So why skip it before​ work?

Think about it.​

Digging and shoveling for long periods is bloody hard work.

So it makes sense to give your body every chance​ of making it through unscathed.

Which means before you pick up that shovel you need to make sure your muscles are warm and ready.

As by doing this you'll lower the risk of injury and muscle strains while also giving yourself more energy to perform better and get more done.

So run through a series of dynamic stretches to loosen up and get your blood pumping before you start and you'll be good to go.

The video above from Fitness Blender should give you an idea of what to do.

2. Keep Your Core Muscles Strong

You need to keep your body strong enough to withstand the rigours of working hard at a manual job.

As this will help you to prevent back pain and injuries from occurring.

And having strong core muscles can really help you when digging and shoveling.

Because having a strong core will protect, stabilise, and support your spine, while also helping you to maintain a healthy and balanced posture.

All of which will protect your back from the powerful movements needed to dig, shovel and lift.

And reduce any pressure and strain you feel as you work.

So make sure you are doing core strengthening exercises regularly outside of work, such as those in the video above.

And you can strengthen your core through a variety of activities such as yogapilates, and swimming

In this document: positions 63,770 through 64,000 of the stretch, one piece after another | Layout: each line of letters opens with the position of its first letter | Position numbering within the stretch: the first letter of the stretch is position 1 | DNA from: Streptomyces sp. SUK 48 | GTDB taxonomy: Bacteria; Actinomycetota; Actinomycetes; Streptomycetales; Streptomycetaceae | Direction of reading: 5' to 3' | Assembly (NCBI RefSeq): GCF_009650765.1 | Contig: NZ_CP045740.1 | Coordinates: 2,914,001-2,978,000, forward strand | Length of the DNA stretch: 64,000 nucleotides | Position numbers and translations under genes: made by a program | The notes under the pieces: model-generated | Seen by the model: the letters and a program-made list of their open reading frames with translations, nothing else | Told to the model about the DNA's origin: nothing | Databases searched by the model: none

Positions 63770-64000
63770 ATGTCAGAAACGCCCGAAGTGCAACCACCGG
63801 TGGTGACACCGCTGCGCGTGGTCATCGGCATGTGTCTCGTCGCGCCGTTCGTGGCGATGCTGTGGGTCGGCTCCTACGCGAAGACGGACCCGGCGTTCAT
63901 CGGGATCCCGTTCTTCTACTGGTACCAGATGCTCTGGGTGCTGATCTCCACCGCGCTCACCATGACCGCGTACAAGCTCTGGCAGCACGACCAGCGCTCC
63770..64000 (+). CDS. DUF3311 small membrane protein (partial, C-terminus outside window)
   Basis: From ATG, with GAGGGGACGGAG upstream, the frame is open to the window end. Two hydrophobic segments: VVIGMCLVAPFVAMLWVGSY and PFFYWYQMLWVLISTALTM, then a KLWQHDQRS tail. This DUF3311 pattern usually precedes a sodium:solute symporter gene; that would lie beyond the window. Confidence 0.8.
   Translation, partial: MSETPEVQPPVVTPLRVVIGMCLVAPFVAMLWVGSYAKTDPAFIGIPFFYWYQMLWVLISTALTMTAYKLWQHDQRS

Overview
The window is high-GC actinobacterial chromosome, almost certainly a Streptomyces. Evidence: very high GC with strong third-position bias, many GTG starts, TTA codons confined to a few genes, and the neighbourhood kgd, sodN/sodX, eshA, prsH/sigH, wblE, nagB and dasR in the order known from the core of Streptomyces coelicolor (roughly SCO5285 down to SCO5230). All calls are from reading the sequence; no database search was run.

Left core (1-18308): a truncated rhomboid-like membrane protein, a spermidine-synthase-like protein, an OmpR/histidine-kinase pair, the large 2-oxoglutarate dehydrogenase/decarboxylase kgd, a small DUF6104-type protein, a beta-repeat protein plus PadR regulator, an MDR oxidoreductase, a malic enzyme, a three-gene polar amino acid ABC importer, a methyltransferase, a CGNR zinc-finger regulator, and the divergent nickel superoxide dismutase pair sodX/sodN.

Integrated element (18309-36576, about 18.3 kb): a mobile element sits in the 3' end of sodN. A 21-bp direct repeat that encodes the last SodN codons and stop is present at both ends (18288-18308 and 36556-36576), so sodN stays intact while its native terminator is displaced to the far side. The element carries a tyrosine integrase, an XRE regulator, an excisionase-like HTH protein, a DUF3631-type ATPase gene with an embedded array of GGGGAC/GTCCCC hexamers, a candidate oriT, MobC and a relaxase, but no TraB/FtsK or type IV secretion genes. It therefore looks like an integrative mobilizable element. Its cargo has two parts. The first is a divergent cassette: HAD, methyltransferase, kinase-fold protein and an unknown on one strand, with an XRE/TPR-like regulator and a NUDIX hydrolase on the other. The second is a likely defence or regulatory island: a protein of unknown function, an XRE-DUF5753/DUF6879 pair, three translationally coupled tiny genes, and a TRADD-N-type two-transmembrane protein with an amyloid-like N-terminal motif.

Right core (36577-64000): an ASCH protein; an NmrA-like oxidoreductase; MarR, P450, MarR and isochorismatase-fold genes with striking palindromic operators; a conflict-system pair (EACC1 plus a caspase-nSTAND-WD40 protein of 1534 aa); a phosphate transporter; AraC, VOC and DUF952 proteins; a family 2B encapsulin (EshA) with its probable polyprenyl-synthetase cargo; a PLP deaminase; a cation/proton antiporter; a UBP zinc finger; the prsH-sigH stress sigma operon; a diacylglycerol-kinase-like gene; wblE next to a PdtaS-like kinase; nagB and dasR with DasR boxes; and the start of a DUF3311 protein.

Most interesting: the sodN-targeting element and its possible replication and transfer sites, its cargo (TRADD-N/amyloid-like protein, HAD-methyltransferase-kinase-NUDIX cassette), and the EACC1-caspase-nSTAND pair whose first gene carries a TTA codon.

3. Maintain A Healthy Posture While Shoveling

It's really important to keep your body balanced while digging or shoveling as this will minimise any strain on your lower back.

So you need to make sure you maintain a healthy posture at each stage of the dig.

And as a guide you should aim for the following:

When Shoveling

  • Stand with your feet shoulder width apart and have your shoulders and hips facing towards the load.
  • Keep your knees bent, back straight and push from the the handle.
  • Shift your weight from your back leg to your front leg rather than bending at the waist.
  • Now engage your core muscles, bend your knees and squat down with your legs apart, but remember to keep you back straight while doing so.
  • Keeping your back straight, lift from the legs until you are in a standing position.